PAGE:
The next distinction i wish to make, is to bring back a term you may already know. Is the dragon in question a Traditional, or a Wyvern? The old english term 'wyvern' refers to the number of limbs a dragon has. Although i have seen this term narrowed down, with other distinctions used for smaller categories, i personally tend to hold the wider description. Traditional dragons, in this context anyways, are creatures with six limbs or more. Think of Smaug from The Hobbit, and for the wyvern with fewer, think of Smaug from The Hobbit (explanation). All jokes aside, for some more clear examples of each of these categories, the dragon on the logo of Lindt chocolate would be a wyvern as would the Deadly Nadder, and Monstrous Nightmare, from Dreamworks Dragons. In contrast, Spyro from the game of the same name, the Night Fury from Dreamworks Dragons, and the Welsh dragon would all be considered 'traditional'. There are of course some less clear examples of unconventional dragons we have seen in film and TV. To choose a couple of these less clear examples, both from Dragons: the nine realms, the Timberjack, with only two wings and no legs at all, i would classify as an unconventional wyvern, whereas the Deadly Spinner, with two wings and eight legs, for a total of ten limbs would classify as an unconventional traditional dragon.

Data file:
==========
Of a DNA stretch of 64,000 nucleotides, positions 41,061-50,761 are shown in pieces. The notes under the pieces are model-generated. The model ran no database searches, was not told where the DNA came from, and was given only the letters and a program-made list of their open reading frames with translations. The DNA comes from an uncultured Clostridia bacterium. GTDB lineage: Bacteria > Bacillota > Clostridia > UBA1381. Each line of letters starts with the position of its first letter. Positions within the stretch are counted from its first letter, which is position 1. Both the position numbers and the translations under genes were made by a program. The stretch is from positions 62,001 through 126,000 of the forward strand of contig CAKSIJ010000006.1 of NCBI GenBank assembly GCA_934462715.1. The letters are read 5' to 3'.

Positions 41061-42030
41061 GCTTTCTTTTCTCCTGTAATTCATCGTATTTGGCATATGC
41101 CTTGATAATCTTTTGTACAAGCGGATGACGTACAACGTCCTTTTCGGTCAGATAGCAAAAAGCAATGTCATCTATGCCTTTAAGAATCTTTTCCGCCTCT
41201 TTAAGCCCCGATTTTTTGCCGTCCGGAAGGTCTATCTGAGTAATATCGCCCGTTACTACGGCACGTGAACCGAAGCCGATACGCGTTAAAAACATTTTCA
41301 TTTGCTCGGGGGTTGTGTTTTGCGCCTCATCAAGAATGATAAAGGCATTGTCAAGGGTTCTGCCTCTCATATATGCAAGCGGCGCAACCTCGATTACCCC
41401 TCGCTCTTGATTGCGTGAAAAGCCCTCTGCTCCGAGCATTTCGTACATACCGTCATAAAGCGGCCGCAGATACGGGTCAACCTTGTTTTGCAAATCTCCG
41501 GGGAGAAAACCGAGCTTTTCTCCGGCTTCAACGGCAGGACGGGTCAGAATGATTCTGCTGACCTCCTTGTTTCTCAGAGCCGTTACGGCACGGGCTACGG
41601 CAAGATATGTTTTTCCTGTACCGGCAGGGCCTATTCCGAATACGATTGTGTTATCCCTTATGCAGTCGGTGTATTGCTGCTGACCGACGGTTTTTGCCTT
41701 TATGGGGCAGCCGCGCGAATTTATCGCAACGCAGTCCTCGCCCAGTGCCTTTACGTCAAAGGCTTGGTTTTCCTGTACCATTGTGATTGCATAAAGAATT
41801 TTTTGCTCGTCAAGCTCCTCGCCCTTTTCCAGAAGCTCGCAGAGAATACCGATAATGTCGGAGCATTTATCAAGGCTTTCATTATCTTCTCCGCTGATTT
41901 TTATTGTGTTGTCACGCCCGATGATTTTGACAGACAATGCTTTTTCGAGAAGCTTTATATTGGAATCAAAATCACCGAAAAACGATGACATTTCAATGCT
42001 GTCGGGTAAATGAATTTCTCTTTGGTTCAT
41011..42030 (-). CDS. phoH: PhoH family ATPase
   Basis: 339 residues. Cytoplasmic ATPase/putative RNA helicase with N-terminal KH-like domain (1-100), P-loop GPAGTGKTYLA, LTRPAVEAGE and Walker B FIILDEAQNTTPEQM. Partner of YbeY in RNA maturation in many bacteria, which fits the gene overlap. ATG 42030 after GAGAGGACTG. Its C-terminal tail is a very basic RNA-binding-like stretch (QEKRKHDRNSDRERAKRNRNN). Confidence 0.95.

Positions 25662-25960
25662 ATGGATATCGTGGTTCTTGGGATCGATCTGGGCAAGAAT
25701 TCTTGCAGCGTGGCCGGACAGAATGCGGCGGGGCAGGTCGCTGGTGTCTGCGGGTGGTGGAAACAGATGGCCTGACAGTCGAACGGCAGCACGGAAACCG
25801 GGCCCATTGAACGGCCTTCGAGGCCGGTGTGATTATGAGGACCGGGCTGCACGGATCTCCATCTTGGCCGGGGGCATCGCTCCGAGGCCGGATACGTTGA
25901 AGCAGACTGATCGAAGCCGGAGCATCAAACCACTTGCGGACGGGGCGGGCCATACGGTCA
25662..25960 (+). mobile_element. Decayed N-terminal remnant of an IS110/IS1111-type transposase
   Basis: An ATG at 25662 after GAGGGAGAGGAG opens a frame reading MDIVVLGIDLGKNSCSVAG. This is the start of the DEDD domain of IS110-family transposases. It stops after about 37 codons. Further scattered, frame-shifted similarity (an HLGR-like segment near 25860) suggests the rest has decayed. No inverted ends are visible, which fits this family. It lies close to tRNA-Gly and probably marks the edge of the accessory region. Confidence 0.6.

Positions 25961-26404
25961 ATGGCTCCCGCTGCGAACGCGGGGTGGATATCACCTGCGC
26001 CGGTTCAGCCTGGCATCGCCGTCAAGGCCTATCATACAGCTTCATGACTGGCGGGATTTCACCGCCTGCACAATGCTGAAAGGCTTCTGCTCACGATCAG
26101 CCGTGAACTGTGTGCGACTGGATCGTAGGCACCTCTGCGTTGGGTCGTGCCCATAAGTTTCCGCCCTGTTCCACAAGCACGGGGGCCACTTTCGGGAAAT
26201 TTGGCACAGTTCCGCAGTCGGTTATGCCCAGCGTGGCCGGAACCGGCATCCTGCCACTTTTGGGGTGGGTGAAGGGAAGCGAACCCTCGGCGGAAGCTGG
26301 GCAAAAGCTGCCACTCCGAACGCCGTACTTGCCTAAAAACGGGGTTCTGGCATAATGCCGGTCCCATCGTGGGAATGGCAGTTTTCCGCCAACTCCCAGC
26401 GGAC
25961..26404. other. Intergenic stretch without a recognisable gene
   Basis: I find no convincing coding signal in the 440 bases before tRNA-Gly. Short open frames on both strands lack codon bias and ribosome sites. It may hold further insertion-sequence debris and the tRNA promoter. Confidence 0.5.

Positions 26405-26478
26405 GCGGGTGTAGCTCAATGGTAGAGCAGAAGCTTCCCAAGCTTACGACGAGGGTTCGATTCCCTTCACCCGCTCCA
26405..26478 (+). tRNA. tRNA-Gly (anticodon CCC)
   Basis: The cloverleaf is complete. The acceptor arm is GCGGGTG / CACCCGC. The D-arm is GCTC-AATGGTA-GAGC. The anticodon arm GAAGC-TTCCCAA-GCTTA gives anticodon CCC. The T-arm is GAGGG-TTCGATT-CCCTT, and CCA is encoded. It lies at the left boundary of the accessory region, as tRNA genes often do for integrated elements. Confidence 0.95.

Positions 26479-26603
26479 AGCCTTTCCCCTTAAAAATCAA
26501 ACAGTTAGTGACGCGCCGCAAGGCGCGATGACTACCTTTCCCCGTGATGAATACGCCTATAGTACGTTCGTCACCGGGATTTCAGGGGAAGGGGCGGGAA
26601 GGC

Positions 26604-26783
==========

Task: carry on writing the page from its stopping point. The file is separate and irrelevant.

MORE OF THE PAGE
This does lead to the slightly amusing scenario where dragons that exist within the bilogical constraints of our world are not called 'traditional', but instead the ones that do not conform to our understanding of nature. If you don't understand what i mean, take a moment to think of any animal in nature, insects and arachnids aside, that has six limbs or more.
The next classification is texture, or more precisely, is the dragon in question "spiky" or "smooth". This is probably the most subjective category of them all, but it's generally easy to come to a rough agreement on to which side of the line any dragon in particular flies. Smaug, both four legged and not, to me would be considered "spiky" due the large horns and countless protrusions on his head and body. The same would be true for Rhaegal and Drogon from Game of Thrones, Alduin from Skyrim, and The Bewilderbeast from How to Train Your Dragon. On the other hand, Falkor from The Neverending Story, Charizard from Pokemon, and Toothless from How to train your dragon, would all be considered "smooth". There are of course some less clear examples too. I would classify both The Deadly Nadder and the Monsterous Nightmare as smooth, despite their large spines, but the Ender Dragon from Minecraft with its perfectly flat edges, i would classify as spikey due to its many hard angles.